By Martinez-Castaneda

Wesleyan’s Queer Protest Past into the Present

Queer History at Wesleyan

Queer history at Wesleyan University begins in 1975 with the creation of the first gay student organization. Prior to this there was a reprint in the Wesleyan Argus of an essay written by Stuart Byron ’63. This is the catalyst for the first gay student organization at Wesleyan. It discussed being gay at Wesleyan post-Stonewall Riots from 1969. The various essays and advertisements in The Wesleyan Argus after that note the struggle of trying to create and expand the first gay alliance for the University.

A Wesleyan Argus News clipping noting the Gay Activist Alliance searching for queer community.
Advertisement Clipping from a Wesleyan Argus article discussing the Gay Activist Alliance.

In the March 11, 1975 edition of The Wesleyan Argus, an advertisement was posted (shown on left) that let people know that there is a space for queer individuals to exist. My focus in this exhibit, then, shifts into a student group named QUICHE, or Queers United In Crushing Homophobia Everywhere. QUICHE’s formation comes from the veto vote for a California bill titled AB101, which would have made it illegal to discriminate based on sexual orientation. I examine the ways that groups like QUICHE have been catalysts for change on Wesleyan’s campus, in terms of the gay liberation movement. Wesleyan’s queer radical culture begins in the 1990s. Various homophobic attacks lead to QUICHE creating a massive postering event. QUICHE’s postering leads to prosecution from the state attorney.

QUICHE’s postering occurred overnight in 1991. The posters filled campus on the sidewalks, walls, among other places. The posters were rather sexually explicit, including phrases such as, “I fuck girls. I fuck boys. Deal with it.” At the time, even though it was about 16 years after the inception of the Gay Activist Alliance, and about 22 years since the Stonewall Riots, queer content was still scrutinized on campus and generally across the country. Because of this postering, there was persecution from the Connecticut State Attorney, amongst Wesleyan’s own public safety. The community also expressed concern with the explicit postering that occurred overnight. One Public Safety supervisor took action and removed about 600 of the sexually explicit posters, which frustrated QUICHE. QUICHE then demanded a reimbursement for printing costs for the removal of the posters by the Public Safety Supervisor.

The New Millennium / A Queer Kiss-In

The protests by queer organizations were not limited to the 1900s nor to just postering on campus. In the new millennium, the fight from queer liberation shifted to include academia at Wesleyan. Queer studies did not exist at Wesleyan prior. In 2001, there was an event called a “queer kiss-in”. Essentially, queer students protested via kissing to get a queer studies program created at Wesleyan. The administration at Wesleyan had ignored and/or denied request for queer studies programs prior to this year. They requested for three years before the kiss-in happened. They were requesting faculty for the program, specifically tenure-track faculty and a major. Students noted that colleges and universities, such as Brown, Columbia, Yale, etc. had queer studies programs. The queer kiss-in occurred in the admissions building.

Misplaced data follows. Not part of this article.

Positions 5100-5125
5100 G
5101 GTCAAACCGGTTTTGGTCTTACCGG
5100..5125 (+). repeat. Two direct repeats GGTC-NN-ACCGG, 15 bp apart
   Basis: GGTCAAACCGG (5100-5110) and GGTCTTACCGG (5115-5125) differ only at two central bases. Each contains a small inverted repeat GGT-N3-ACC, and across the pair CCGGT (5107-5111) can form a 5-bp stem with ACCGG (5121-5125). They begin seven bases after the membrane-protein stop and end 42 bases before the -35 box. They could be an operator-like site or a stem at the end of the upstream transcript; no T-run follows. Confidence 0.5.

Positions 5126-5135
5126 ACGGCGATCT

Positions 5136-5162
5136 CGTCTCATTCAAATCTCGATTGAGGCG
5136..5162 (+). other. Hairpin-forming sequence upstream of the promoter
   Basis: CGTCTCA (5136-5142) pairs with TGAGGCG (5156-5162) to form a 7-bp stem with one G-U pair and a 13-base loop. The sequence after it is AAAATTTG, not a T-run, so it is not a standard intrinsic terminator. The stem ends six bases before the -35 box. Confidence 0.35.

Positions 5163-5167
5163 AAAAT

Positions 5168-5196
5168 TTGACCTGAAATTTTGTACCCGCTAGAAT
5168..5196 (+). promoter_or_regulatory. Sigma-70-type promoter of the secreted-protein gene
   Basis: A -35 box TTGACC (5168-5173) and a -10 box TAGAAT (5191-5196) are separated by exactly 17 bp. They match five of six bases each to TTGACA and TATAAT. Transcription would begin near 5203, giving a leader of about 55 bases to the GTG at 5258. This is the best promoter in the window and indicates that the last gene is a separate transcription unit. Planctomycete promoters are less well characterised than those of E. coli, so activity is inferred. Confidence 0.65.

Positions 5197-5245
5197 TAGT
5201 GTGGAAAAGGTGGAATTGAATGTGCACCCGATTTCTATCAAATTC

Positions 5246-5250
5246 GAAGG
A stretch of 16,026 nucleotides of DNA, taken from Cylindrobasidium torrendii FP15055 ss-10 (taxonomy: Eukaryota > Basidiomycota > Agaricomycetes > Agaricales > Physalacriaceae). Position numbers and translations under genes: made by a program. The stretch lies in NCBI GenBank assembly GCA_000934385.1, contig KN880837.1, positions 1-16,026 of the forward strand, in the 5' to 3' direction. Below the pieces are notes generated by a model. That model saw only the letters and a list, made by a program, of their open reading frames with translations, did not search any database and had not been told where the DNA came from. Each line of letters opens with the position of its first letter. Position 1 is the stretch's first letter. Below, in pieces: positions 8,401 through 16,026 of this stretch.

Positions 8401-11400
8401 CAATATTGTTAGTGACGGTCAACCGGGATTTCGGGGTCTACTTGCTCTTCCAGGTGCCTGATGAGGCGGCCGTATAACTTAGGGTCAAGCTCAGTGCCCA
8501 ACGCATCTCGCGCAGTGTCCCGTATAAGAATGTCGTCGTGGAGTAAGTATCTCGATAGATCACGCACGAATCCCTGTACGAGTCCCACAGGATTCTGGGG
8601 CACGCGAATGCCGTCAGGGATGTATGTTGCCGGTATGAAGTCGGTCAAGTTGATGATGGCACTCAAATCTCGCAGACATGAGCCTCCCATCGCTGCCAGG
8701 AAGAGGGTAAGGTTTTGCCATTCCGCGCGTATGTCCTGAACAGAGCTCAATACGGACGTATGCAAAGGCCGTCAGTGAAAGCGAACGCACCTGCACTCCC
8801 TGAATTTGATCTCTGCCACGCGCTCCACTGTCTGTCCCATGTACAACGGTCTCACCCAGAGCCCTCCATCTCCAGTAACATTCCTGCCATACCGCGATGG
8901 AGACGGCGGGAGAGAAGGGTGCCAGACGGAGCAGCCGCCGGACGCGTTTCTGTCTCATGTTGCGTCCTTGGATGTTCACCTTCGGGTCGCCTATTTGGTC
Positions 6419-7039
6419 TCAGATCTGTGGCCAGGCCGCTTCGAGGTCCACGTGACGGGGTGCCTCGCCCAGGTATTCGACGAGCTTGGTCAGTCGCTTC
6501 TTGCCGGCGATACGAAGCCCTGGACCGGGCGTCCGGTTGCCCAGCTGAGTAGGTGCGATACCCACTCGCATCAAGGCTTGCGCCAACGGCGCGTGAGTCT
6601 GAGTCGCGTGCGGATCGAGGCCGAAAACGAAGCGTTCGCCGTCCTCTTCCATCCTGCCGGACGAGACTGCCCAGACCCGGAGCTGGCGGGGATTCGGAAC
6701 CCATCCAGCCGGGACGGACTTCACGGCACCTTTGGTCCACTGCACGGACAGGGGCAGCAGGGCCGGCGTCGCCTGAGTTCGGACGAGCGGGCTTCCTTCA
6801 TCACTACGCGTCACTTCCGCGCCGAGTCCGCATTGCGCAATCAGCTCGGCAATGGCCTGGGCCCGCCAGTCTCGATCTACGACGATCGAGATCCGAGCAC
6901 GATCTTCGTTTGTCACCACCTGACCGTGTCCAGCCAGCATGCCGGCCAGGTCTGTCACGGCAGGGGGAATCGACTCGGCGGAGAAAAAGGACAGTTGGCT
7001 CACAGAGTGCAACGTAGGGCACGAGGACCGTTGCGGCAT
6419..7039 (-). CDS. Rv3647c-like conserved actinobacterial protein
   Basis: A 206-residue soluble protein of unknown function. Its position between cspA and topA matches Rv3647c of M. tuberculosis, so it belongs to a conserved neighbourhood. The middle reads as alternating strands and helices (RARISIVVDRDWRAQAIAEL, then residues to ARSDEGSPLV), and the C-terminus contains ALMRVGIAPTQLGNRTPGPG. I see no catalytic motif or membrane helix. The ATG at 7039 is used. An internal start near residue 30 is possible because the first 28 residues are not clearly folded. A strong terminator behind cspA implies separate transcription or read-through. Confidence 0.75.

Protest and Chalking at Wesleyan

Chalking has been a powerful form of activism for Wesleyan students. What is chalking? Chalking is using chalk to write various messages and phrases onto a surface, primarily the sidewalk, to talk about a specific issue on campus. Items in the physical exhibit contain news clippings from an external publisher titled “Queer chalking don’t corrupt kids.” A Wesleyan Argus edition from October 14, 1998 discusses a specific queer chalking event. This queer chalking was for the Wesleyan community to honor National Coming Out Day. There were three students that found the chalking to be “obscene” and decided to erase the chalkings. The newspaper does state that this time it was students and not physical plant who was erasing the chalking. In “An Apology is in Order”, written by Michael Polson, he notes, “They can’t deal with what defines Queerness: sex. And it is sex that differentiates between Queer and straight people. The rest is just social noise. Gay men can be campy, bitchy queens and lesbians can be leather-clad die-hard dykes, and thats o.k.” There were instances that the administration ordered chalkings to be erased by Physical Plant, and this still occurs now.

Cornell’s Influence and Radical Protests at Other Universities

In 1965, 4 years before the Stonewall Riots, a Columbia University student named Stephen Donaldson decided to create a student version of the Mattachine Society called Student Homophile League. Although it was rather difficult for Columbia to grant a charter to this group, they eventually did in 1967. It was mostly underground before then. In 1968, Donaldson gave a Student Homophile League charter to Jearld Moldenhauer at Cornell University. The path to a more militant movement begins at Cornell University with the second event that SHL hosts. The Cornell SHL invited David Burak to speak, who was previously banned for attempts at seizing the microphone at commencement. In an article written by Brett Beemyn, it states,” In announcing the event, the league also proclaimed its own militant position: ” We planned this meeting with full awareness and in protest of the court injunction against Dave’s appearing on campus. If the university wants an open campus, it can’t close it to anyone. An open campus does not mean letting Dow Chemical on and keeping Burak off.” Various institutions across the country have similar histories in terms of queer organizing on campus… As hoped, the event attracted large numbers of both gay students and SDS members and helped convince what Kelly calls “the Macho [L]eft” that gay people were part of the movement and could be just as radical.”